Stanley: Joliet officer ‘one of the best’
By Brian Stanley Life of Brianemail@example.com March 23, 2013 8:28PM
Joliet police officer Jack Loy (right) investigates a traffic crash on Larkin Avenue in May 1994. | File photo
Updated: April 25, 2013 7:13AM
Often the best stories are the ones the journalist wasn’t looking for.
And while I didn’t expect to hear it, at the end I wasn’t surprised at all.
March 28 marks the first anniversary of Jack Loy’s passing. When Jack retired from the Joliet Police Department in 1995 he got a part-time job in the computer department at Best Buy. Among his new co-workers was a teenager who had no expectations of ever writing columns for the local newspaper.
Having already worked a full career, Jack was easygoing and provided a good example of how to handle yourself to his younger colleagues.
I wrote about what I’d learned from his humor and concern for others soon after Jack died but wouldn’t have used him as a subject again if I hadn’t met Ira.
I was looking into a story that had nothing to do with Jack, the cops or computers. But after talking about dozens of other things, Ira mentioned she’d appreciated that column.
For someone willing to talk to a reporter, Ira is pretty adamant about avoiding public attention, but she agreed having another example of Jack’s character made her story worth sharing.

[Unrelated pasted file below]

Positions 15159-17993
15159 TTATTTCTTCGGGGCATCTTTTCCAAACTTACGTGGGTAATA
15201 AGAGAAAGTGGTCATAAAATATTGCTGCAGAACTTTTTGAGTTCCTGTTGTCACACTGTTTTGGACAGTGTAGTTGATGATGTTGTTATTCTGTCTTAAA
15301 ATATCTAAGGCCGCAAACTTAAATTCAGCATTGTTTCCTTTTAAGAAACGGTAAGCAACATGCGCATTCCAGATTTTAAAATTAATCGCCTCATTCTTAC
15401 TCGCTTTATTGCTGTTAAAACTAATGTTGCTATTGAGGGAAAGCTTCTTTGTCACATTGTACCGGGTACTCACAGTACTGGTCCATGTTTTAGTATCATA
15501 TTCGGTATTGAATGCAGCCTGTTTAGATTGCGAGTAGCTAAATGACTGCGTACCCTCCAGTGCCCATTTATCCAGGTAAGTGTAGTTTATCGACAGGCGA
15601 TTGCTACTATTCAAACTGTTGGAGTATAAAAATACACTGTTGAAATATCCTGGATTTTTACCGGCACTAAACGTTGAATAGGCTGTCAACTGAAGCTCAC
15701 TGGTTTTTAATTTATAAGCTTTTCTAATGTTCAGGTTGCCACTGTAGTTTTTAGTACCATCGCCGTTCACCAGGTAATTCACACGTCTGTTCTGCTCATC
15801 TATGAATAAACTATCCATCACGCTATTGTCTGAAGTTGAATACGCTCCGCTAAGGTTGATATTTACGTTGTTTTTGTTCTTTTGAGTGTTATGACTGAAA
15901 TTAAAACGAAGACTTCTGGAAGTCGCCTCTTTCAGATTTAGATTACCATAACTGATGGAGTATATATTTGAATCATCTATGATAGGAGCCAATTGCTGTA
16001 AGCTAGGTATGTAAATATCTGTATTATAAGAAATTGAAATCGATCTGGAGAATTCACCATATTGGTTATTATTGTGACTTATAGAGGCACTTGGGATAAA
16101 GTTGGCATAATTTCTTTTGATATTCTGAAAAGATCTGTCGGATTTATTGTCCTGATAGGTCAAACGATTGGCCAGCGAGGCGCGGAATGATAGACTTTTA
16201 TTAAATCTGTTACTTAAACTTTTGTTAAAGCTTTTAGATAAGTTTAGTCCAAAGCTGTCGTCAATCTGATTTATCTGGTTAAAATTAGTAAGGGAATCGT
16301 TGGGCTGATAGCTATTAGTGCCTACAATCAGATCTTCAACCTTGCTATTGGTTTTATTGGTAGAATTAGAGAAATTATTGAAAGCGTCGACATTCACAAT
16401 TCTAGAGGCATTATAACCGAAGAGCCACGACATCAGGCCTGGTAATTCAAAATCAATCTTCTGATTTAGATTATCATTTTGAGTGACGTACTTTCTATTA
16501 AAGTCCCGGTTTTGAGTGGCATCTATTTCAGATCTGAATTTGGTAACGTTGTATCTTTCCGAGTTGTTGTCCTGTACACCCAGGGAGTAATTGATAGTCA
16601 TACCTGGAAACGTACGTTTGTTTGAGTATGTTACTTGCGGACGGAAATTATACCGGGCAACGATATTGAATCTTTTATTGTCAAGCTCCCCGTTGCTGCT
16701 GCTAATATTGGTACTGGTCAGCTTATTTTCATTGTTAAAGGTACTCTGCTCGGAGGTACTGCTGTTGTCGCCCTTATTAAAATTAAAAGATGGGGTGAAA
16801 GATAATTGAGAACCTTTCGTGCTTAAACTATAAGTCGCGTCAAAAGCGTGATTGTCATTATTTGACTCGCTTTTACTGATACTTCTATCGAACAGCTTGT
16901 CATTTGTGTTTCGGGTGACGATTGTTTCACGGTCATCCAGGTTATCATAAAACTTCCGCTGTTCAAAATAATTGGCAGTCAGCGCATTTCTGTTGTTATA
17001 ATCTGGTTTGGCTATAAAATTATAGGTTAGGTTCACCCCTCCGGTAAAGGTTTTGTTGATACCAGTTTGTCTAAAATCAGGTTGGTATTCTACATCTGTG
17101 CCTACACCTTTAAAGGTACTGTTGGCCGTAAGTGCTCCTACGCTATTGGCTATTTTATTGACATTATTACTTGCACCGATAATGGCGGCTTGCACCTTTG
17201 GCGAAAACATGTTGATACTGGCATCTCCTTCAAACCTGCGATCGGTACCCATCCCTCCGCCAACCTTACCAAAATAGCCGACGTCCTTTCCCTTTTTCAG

Ira worked in downtown Joliet in the early 1980s, where she got to know Jack and other cops, as well as a waitress at an ice cream parlor.
One winter night, Ira looked at the corner of Ottawa and Clinton streets to see the waitress had passed out on the sidewalk. After the shop was cleaned that night it appeared instead of chocolate sauce and whipped cream she’d spent her shift emptying a bottle of Southern Comfort.
Looking around, Ira saw Jack nearby and asked the off-duty cop for help. After Jack and Ira determined the woman only needed to sleep it off somewhere besides the street, they considered several options.
Luckily the waitress hadn’t been able to get her car started but they weren’t able to either. Moving her to Ira’s car also wasn’t going to happen.
“You can just describe her as short and wide,” Ira told me.
Finally, Jack thought of the most effective solution. He went back into the ice cream parlor and got on the phone.
“I can’t imagine he was authorized (to do so), but he called and a few minutes later a young officer pulled up with the big paddywagon,” Ira said.
Jack and some other men put the waitress in the back before he told Ira to get in the passenger seat.
“I knew where she lived so we took her home in the paddywagon. He took her shoulders and I took her feet and we carried her into her living room,” she recalled.
Though Ira also recalls the drunken waitress shifted as she was being moved and ended up knocking her head into the coffee table.
“She didn’t even stop snoring so we put her on the couch and threw her keys on the table which was still able to stand on three legs,” Ira said.
The ride back downtown was Ira’s last time in a police vehicle. She believes Jack brought her along so another woman was with the waitress the whole time.
“He was such a gentleman,” she said. “One of the best.”